Karlheinz Essl - SEELEWASCHEN
  Year :   2004
  Location :   Germany
  Worktype :   generative sound scape
  Materials:   -
  Info :   NÖ Donaufestival





 
Bells
Surround_Sound
Multichannel
Water
Immersion
Compositional_Function
  Work Details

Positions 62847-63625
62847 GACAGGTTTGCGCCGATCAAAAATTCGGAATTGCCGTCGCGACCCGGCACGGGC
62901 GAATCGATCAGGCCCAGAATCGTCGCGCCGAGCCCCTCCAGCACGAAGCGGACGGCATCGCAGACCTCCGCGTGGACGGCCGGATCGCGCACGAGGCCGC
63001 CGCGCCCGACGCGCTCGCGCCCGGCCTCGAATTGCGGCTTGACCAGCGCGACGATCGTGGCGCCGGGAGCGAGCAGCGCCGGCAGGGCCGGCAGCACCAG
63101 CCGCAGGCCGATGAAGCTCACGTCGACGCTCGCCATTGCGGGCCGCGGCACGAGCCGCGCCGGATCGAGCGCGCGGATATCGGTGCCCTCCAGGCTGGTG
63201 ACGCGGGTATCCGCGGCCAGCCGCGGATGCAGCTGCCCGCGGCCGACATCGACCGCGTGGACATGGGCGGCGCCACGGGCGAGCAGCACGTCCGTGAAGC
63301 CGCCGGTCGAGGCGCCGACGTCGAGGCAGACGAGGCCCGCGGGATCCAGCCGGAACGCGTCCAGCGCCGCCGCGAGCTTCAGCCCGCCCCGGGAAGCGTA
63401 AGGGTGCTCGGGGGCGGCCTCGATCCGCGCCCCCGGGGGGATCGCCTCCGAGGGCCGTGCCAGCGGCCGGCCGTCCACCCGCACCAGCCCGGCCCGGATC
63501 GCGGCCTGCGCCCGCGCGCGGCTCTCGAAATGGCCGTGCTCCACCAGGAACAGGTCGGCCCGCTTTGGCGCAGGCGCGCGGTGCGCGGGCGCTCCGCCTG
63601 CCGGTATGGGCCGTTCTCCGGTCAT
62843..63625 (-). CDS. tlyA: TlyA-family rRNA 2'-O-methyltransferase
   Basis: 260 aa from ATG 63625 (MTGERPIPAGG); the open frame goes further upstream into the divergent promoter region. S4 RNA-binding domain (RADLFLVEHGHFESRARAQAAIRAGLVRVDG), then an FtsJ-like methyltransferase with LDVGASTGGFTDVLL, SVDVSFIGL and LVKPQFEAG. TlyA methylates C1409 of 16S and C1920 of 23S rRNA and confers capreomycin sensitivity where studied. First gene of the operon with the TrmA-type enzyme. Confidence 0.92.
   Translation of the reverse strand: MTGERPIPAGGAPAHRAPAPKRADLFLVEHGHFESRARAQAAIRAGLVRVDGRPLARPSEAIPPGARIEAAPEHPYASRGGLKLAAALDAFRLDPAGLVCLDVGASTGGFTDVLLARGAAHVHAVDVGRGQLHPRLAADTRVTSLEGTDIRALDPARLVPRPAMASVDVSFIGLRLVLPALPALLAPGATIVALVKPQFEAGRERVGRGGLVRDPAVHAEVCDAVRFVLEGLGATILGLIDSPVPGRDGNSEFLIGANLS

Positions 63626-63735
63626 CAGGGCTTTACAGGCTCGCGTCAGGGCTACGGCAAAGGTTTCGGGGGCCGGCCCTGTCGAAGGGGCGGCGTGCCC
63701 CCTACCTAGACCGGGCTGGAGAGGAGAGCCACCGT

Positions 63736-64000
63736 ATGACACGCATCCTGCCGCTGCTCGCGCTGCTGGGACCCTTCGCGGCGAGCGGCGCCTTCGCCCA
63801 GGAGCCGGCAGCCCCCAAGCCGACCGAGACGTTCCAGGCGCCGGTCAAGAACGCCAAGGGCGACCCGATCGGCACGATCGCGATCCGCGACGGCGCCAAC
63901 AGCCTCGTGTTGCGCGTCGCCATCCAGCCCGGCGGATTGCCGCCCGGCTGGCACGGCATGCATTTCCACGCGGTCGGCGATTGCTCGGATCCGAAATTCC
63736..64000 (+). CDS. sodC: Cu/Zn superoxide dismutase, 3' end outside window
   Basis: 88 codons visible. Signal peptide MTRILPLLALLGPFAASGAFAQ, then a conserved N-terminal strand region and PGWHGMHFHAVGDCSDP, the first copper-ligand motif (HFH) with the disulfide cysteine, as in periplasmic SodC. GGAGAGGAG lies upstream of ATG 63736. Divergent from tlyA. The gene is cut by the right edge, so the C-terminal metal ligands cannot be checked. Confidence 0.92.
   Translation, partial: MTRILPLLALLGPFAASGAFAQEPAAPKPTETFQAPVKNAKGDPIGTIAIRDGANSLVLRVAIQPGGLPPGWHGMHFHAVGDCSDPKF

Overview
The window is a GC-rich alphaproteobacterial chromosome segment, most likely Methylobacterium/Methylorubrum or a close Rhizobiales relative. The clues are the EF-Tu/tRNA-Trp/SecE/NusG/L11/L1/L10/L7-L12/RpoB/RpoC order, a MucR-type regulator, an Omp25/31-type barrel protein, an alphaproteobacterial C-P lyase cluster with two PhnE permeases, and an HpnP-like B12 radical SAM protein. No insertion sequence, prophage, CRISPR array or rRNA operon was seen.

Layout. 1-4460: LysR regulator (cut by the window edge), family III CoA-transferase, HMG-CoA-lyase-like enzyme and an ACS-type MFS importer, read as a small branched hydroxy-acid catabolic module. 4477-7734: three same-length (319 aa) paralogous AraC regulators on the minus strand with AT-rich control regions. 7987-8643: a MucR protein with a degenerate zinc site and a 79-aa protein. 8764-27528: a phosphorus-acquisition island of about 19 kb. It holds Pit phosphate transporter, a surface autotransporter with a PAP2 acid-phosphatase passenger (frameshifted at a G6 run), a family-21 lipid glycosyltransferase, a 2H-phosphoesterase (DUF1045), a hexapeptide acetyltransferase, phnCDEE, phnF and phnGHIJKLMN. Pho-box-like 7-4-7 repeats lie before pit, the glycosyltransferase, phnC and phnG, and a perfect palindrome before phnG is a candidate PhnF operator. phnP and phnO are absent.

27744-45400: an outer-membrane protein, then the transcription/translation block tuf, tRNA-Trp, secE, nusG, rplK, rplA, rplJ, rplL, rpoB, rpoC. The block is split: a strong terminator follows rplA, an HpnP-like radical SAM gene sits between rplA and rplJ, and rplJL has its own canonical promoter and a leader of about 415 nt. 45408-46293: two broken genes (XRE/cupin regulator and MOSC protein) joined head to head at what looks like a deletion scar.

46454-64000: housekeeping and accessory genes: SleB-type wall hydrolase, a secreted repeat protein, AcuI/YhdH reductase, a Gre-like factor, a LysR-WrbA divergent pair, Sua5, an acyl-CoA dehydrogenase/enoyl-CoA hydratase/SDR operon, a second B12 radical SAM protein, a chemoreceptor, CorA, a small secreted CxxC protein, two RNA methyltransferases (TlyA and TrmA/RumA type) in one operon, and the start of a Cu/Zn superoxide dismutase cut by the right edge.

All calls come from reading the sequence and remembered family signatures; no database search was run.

SEELEWASCHEN was composed for a light installation by Rainer Gottemeier which is swimming in a huge water bassin of a former shipyard. The environment is surrounded by 7 loudspeakers which are standing in wide distance from each other. Each loudspeaker is acting as an autonomous source playing pre-composed soundfiles and pause tracks in random order. By this, an unexpected sonic situation is created which never repeats itself and always appears in the state of flow and change. The sound material for this piece was drawn from a single stroke of a church bell. By the aid of computer programs which the author has written in MaxMSP, three different structural types (DRONES, STROKES, TEXTURES) have been composed: * DRONES: sustained sounds with slow fade-in and fade-out (exploring the technique of „granular synthesis“) which appear in 7 different transpositions. Those transpositions are based on an all-interval-row; the manifold combinations of its intervals are creating the basic harmonic structure in which the entire piece is embedded. * STROKES: isolated bell strokes with long sustain, in 7 different transpositions (see above). * TEXTURES: rapidly changing transposition of the church sound using very high overtones relationships which result in a rich texture that ressembles the sound of birds. Pre-composed variants of those three sound structures and a set of carefully measured pauses are combined by chance operations which are carried out autonomously by each loudspeaker. Indoor version IRCAM (Paris): October 2004 SEELEWASCHEN („Purification de l’âme“) is a multi-channel sound environment which was originally composed by Karlheinz Essl for an outdoor light installation by the German artist Rainer Gottemeier. Using the sound of one single bell stroke as its basic material, the piece unfolds a rich sonic cosmos by a computer program written in Max/MSP. By using random-controlled algorithms from the composers Realtime Composition Library (RTC-Lib), the piece is generated in realtime. It can be perceived as a sonic organism which might serve as a source for inspiration and meditation. For RESONANCE 2004, a new version of the original piece was created to be presented in a closed space. Accessed 10.12.06 from http://www.essl.at